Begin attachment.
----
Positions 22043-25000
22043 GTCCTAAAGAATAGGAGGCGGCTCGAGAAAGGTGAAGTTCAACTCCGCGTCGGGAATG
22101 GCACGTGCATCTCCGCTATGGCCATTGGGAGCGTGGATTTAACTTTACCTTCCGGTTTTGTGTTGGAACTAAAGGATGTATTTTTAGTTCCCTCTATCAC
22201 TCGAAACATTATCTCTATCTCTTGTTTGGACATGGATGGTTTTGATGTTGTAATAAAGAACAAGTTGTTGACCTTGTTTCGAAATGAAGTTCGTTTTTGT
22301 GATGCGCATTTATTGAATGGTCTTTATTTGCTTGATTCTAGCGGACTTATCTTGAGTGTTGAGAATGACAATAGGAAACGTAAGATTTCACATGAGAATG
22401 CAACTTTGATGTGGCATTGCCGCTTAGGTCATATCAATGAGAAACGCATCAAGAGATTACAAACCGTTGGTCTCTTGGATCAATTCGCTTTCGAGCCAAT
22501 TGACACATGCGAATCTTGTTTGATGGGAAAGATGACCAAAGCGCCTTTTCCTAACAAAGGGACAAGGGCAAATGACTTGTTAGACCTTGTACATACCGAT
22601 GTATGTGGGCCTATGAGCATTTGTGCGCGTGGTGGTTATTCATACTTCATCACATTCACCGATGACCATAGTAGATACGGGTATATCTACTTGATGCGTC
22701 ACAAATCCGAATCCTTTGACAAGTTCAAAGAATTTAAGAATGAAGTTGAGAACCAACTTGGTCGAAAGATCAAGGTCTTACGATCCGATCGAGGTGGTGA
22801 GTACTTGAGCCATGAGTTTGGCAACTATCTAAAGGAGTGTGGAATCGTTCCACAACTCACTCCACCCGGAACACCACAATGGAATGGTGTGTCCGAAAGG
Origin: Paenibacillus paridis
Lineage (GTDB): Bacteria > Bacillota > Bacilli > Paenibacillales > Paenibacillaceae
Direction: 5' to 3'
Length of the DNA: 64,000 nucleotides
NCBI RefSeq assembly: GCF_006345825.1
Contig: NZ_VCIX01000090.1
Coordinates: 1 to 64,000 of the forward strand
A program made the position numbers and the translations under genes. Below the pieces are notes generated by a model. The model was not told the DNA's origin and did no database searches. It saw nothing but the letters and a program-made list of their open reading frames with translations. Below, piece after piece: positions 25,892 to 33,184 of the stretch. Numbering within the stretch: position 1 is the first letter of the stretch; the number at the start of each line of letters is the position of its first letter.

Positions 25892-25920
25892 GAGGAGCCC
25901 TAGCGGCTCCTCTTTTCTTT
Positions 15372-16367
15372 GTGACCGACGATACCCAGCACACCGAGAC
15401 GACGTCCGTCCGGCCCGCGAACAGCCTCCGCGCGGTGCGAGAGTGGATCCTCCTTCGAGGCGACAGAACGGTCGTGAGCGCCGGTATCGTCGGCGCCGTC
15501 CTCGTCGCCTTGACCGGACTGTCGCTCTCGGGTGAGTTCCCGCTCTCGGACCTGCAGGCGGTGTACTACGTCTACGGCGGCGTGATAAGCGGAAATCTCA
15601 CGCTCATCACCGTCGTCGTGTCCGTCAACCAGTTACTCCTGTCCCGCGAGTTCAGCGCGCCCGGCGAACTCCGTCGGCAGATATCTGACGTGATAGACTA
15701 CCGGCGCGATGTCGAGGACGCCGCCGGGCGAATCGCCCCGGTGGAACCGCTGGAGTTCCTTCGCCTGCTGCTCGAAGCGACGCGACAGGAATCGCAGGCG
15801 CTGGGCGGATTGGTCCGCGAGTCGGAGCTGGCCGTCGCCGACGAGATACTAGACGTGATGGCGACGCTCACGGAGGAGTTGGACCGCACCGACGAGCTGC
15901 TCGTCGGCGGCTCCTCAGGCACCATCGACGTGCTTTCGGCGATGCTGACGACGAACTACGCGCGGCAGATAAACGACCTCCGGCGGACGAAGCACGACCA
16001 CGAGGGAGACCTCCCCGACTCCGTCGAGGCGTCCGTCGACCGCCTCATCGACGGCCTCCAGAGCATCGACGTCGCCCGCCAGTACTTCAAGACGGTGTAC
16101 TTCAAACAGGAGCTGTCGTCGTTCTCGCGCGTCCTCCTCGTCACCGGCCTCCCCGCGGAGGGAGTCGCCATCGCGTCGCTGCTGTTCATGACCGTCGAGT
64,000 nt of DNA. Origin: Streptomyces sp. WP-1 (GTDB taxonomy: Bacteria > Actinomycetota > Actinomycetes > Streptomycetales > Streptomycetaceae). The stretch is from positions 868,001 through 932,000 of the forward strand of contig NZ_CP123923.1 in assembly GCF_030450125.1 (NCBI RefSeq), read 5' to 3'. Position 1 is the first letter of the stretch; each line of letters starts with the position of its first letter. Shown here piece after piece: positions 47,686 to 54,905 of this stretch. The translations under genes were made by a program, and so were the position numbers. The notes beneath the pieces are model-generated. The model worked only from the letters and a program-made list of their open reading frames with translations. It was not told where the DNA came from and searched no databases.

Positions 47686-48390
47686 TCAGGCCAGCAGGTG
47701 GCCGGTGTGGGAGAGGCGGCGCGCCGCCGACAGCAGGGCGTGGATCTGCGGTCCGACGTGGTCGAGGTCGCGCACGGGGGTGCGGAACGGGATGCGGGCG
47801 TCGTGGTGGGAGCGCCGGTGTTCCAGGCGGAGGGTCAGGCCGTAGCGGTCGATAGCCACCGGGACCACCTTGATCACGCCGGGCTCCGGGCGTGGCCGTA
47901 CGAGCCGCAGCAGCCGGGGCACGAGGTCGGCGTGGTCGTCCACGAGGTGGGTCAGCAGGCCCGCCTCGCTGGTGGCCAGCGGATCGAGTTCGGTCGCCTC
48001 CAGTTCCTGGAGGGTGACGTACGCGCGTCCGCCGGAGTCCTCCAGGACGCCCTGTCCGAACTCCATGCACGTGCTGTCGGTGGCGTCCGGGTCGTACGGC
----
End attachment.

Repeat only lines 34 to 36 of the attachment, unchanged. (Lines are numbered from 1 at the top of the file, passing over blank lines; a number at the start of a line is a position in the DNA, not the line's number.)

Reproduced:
47686 TCAGGCCAGCAGGTG
47701 GCCGGTGTGGGAGAGGCGGCGCGCCGCCGACAGCAGGGCGTGGATCTGCGGTCCGACGTGGTCGAGGTCGCGCACGGGGGTGCGGAACGGGATGCGGGCG
47801 TCGTGGTGGGAGCGCCGGTGTTCCAGGCGGAGGGTCAGGCCGTAGCGGTCGATAGCCACCGGGACCACCTTGATCACGCCGGGCTCCGGGCGTGGCCGTA